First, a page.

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Gallery Leather contacted HQ a few weeks ago asking us if we’d review one of their made-in-maine leather journals. We received the Oporto Journal free of charge, and here is the skinny. Gallery’s description:

Modern Italian design in a journal constructed true to Old World book making tradition. Flush-cut, supported bonded leather cover.

I think there’s much more to say than that, especially with the very graphite-friendly paper in this book.

desk_journal

This is a Desk Journal. I don’t know why, but I really like the idea of a desk journal, a ledger or book for sitting at one’s desk. For this purpose, this notebook is great. It measures 8×5.5 inches, with 192 lined pages. The lines are spaced at 1/4 of an inch, which is identical to the Field Notes Shelterwood. The lines feel less wide than they do in the Shelterwood, though, since they are spread over a larger area with the increased page size.

binding

The binding on this book is solid. Upon opening the book for the first time, both the leather and the binding were stiff. However, with time spent with this book for review purposes, it’s softened and loosened up nicely. I imagine that a week of desk use would render this book able to open fairly flatly.

spine_color

The leather is smooth, with a subtle texture and sheen. It smells great, but is not over-powering, and the raw/rough edges are a very nice touch (and keep the book more flexible). The spine is especially attractive, with a nice semi-boxed shape that neither sits too loosely nor refuses to budge for opening the book.

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My favorite thing about this book is the paper. It’s got a tooth that makes using harder pencils not only possible, but enjoyable. Certainly, this paper is not rough, and I imagine that pens that don’t like rough paper would work well. But the tooth does have certain consequences.

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Pencils which are as soft as the 2010 Palomino Blackwing* are out of the question, unless you like a smeary mess in your journal. Middling darkness HB pencils performed well, as did high-end but relatively dark Japanese HB pencils like the Hi-Uni and Mono 100. Some German HB pencils which I love but which are unloved by smooth papers (like Field Notes’ regular paper) were a true pleasure on this paper, producing a distinct line and showing great smear resistance. In general, I found this paper to be a little on the messier side in smearability, but erasability was excellent. Castell 9000 and Mars Lumograph HB pencils are dreamy on this paper, and I had good luck with the Grip 2001 also. Because the paper is stiff (not necessarily thick), ghosting is very good with this paper. The German HB pencils I used retained much of their point retention, smoothness and smear resistance, while appearing much more darkly on the page.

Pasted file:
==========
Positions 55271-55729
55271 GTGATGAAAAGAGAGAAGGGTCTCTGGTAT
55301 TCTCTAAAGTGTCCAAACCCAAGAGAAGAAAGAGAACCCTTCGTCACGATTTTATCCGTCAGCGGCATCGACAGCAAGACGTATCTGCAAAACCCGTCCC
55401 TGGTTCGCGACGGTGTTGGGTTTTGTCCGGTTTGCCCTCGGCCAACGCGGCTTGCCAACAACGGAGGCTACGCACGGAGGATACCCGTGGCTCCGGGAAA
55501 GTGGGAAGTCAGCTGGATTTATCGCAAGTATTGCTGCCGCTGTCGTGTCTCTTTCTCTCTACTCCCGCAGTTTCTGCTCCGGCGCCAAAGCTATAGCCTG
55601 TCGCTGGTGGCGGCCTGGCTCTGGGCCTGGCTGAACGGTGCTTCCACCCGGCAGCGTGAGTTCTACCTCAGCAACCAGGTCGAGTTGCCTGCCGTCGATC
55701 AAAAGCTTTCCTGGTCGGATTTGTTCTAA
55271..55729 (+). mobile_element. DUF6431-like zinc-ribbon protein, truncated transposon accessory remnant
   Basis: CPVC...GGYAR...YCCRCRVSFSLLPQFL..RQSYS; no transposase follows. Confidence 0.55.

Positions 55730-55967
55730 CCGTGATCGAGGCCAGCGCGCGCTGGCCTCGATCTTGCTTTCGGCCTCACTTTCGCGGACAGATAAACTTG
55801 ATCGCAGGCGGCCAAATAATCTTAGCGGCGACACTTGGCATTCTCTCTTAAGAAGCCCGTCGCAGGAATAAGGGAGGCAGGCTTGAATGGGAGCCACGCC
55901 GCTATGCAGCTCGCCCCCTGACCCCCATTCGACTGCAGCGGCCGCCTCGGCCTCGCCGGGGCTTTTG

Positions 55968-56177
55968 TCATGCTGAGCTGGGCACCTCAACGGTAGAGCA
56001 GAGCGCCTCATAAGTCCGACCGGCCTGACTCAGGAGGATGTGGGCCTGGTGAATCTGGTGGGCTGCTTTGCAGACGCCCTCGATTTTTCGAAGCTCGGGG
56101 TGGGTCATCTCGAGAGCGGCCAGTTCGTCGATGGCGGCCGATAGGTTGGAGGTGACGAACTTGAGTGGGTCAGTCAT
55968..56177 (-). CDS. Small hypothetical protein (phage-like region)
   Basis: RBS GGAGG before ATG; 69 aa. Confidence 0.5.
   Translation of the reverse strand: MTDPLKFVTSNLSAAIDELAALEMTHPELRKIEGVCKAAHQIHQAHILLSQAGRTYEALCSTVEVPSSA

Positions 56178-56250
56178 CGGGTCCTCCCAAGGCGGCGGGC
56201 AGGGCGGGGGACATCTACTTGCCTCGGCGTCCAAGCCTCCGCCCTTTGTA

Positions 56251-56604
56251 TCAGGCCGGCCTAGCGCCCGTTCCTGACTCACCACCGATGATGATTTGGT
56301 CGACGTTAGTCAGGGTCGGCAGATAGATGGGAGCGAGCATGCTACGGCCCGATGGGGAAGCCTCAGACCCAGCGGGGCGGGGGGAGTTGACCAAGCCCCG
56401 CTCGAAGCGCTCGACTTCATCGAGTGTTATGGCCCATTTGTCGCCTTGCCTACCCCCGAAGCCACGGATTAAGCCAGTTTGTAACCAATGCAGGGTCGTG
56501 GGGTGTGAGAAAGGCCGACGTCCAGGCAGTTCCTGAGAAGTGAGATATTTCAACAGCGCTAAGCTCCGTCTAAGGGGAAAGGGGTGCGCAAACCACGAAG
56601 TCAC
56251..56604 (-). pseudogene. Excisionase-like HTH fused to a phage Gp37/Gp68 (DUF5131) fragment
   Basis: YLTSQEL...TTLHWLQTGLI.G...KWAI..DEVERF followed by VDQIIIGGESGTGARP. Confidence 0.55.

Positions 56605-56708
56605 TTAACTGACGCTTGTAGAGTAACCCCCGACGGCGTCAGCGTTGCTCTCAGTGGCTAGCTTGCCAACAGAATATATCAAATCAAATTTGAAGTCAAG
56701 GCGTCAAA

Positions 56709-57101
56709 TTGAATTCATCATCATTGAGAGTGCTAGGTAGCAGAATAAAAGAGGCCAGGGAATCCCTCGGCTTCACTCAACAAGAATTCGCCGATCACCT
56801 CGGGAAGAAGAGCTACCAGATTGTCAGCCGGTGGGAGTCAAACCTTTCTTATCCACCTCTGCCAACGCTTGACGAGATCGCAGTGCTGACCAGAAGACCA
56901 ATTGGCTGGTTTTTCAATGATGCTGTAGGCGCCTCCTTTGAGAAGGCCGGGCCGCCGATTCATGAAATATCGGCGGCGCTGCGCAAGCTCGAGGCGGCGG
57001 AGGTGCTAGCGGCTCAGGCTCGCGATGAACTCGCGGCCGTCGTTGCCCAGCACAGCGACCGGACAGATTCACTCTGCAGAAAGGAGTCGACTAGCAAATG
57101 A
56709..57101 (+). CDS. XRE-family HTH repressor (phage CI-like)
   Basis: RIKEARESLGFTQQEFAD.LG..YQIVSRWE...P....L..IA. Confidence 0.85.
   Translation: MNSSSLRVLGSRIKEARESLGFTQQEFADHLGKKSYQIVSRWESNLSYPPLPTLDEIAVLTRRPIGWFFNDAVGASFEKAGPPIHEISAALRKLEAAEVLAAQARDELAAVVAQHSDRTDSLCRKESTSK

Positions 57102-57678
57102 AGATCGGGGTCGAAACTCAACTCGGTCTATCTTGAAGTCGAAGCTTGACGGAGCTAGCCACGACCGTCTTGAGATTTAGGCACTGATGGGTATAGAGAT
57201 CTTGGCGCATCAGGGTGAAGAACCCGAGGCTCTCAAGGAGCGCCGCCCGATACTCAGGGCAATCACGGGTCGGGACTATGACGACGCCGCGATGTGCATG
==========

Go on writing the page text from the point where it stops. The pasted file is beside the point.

If you’re on the lookout for a nice Sitting Still Journal, take a hard-but-smooth HB pencil with this book, and journal to your heart’s content.

* I think they should adopt this coinage of mine and send me a dozen to boot, don’t you?

Review of AquaNotes®: When Inspiration Strikes in the Shower.

[Today’s review comes from Comrade Gary Varner, long-time friend and contributor to Pencil Revolution.]
Where and when do your ideas come? And do you always remember them later when you want to use them? If you’re like me, it’s usually when I’m wet and about to get soapy. And that’s why I started using AquaNotes®.

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AquaNotes® is 40 waterproof 3-1/2 x 5-1/4 inch pages bound in a pad with rear suction cups to adhere to your shower or tub walls, along with a water-resistant pencil with it’s own special suction cup holder. Not only are AquaNotes® made and assembled in the USA, they’re eco-friendly as well. From their Web site:

“…waterproof paper that is totally recyclable, environmentally friendly, and non-toxic. Each pencil is water resistant and is made with Incense Cedar wood, a responsibly harvested renewable resource meeting stringent environmental requirements. Even the ink used to print the logo and company information on the notepad is soy based.”

In the past I’ve tried Rite in the Rain and other waterproof pads, Fisher pens, and even waterproof pencils. But invariably when the idea comes I can’t find the pen or the pencil or the pad. With AquaNotes, it’s on the wall at the ready when your next great idea strikes you during lather or rinse (and sometimes both!).
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There’s definitely a lot of science behind why ideas come more easily to us when in the shower. This great article from the Bufferapp.com blog gives some details on brain science and creativity and why showers are a great incubation place for ideas. And as the video below shows, its common for the relaxing effects of water on the body to open up the flow of ideas, and I for one don’t like relying on my memory to capture those gems! With AquaNotes® I’m ready when the ideas decide to show up.

http://youtu.be/itaHohHGuQg